New SEC Climate Change and ESG Task Force to Enhance Investor Protection by Red Flagging Examples of Corporate Greenwashing
New SEC Climate Change and ESG Task Force to Enhance Investor Protection by Red Flagging Examples of Corporate Greenwashing

Several recent actions and statements made by the U.S. Securities and Exchange Commission (SEC) have underscored its plans to prioritize enforcement of climate change and other environmental, social, and governance (ESG) issues in 2021.

  • On February 1, 2021, the SEC announced Satyam Khanna had filled its newly created role of Senior Policy Advisor for Climate and ESG to advise the agency on ESG matters and advance related new initiatives across its offices and divisions.
  • On February 24, 2021, SEC Acting Chair Allison Herren Lee directed the Division of Corporation Finance to enhance its focus on climate-related disclosure in public company filings. As part of an enhanced focus in this area, Lee said staff will review the extent to which public companies address the topics identified by the SEC in guidance it provided in 2010 with regard to existing disclosure requirements as they apply to climate change matters.
  • On February 26, 2021, the SEC’s Office of Investor Education and Advocacy issued an Investor bulletin posted to investor.gov to educate investors about ESG Funds, including important questions to ask if considering whether investing in them is right for them.
  • On March 2, 2021, the SEC announced it is seeking public comment through May 5, 2021, on the framework for addressing names of registered investment companies and business development companies that are likely to mislead investors about a fund’s investments and risks, including climate and ESG-related issues.
  • On March 3, 2021, the SEC announced its enforcement priorities for 2021, including a greater focus on climate-related risks.
  • On March 4, 2021, the SEC announced the creation of a 22-member Climate and ESG Task Force in its Division of Enforcement, saying, “Consistent with increased investor focus, and reliance on climate and ESG-related disclosure and investment, the Climate and ESG Task Force will develop initiatives to proactively identify ESG-related misconduct.”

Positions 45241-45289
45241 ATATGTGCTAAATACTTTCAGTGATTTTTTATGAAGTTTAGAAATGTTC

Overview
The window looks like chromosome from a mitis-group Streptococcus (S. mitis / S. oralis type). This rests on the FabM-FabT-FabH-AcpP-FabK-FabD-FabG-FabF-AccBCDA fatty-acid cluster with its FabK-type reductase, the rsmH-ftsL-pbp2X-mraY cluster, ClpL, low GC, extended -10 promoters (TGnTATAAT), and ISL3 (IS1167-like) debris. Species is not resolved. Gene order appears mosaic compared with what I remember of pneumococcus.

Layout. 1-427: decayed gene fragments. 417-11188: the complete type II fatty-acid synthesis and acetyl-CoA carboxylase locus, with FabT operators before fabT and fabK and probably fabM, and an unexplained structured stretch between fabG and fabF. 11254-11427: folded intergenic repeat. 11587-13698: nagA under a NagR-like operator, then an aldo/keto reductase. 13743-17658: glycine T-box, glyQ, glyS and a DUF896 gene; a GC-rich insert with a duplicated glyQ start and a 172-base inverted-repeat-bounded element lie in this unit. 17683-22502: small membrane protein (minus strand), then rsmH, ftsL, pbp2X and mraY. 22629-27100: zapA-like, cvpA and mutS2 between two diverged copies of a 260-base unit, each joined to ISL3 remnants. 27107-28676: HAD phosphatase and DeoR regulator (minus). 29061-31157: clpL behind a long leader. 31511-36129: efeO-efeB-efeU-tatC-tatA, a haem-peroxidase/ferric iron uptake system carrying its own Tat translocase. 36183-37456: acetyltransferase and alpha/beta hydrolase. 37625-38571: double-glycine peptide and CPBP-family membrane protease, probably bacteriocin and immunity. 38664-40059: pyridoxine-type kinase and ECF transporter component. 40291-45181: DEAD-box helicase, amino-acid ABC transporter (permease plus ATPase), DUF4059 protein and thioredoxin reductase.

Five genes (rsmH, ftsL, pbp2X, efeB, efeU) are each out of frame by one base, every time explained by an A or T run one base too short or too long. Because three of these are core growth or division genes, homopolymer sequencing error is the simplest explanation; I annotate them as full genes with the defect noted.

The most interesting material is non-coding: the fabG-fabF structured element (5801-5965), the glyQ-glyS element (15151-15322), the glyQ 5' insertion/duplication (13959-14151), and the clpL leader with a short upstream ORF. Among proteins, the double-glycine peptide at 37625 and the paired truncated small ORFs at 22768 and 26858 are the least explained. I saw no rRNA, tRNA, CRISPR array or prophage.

• On March 15, 2021, during a speech to the Center for American Progress, Acting Chair Lee said “climate and ESG are front and center for the SEC.”
  • On March 22, 2021, in response to increased investor demand for such information, the SEC launched a dedicated web page to bring together agency actions and the latest information about climate and ESG investing.[1]

Key Takeaways

The Securities Act of 1933 and the Securities Exchange Act of 1934 require that publicly traded companies make appropriate ESG disclosures. Several bills have been introduced in Congress that would necessitate companies issue additional ESG disclosure above that which is already required.

The SEC’s new Climate and ESG Task Force will focus on reviewing the filings made by publicly traded firms and red flag any examples of “greenwashing”, defined as conveying a false impression or providing misleading information about how a company’s products are environmentally sound.

The task force will also focus on misrepresentations and omissions relating to ESG disclosure compliance matters and refer matters to enforcement as necessary. 

ESG Questions to Ask

When it comes to the ‘E’ or environmental requirement, is your firm complying with all relevant environmental laws? What about pollution or air quality laws? Has an environmental agency ever cited or fined your firm for any shortcomings?

The ‘S’ or social aspect deals with such things as human-rights issues and the health and safety of employees. For instance, if a company is relying on child labor in overseas factories, there are certain disclosures that should be made. Trying to hide or omit material information relating to such is detrimental. Companies should also disclose facts related to their employee diversity and inclusivity composition and efforts.

The ‘G’ or governance aspect is concerned with the way your company is run. How do your ethics and compliance programs deal with certain issues? Is the composition of your board of directors and management team diverse and inclusive? The SEC’s Climate and ESG Task Force will be reviewing the disclosures made in filings and compare to real practice. They may levy penalties for firms found guilty of omissions, misrepresentations or obscurification.

Next Steps

In light of the SEC’s Climate and ESG enforcement initiative, your firm’s senior management team should engage with internal and external stakeholders to define and assess the material ESG issues specific to your organization. Only then can there be a useful dialogue among senior management, the board of directors, legal counsel, and compliance to develop appropriate policies and procedures to ensure accuracy and consistency of all ESG-related disclosure.

The experienced specialists at Jacko Law Group can help your firm meet the SEC’s filing requirements for ESG disclosure. To schedule a consultation, contact Jacko Law Group at (619) 298-2882 or visit us online at jackolg.com


[1] See https://www.sec.gov/news/press-release/2021-52 and https://www.sec.gov/sec-response-climate-and-esg-risks-and-opportunities

Tags: SEC

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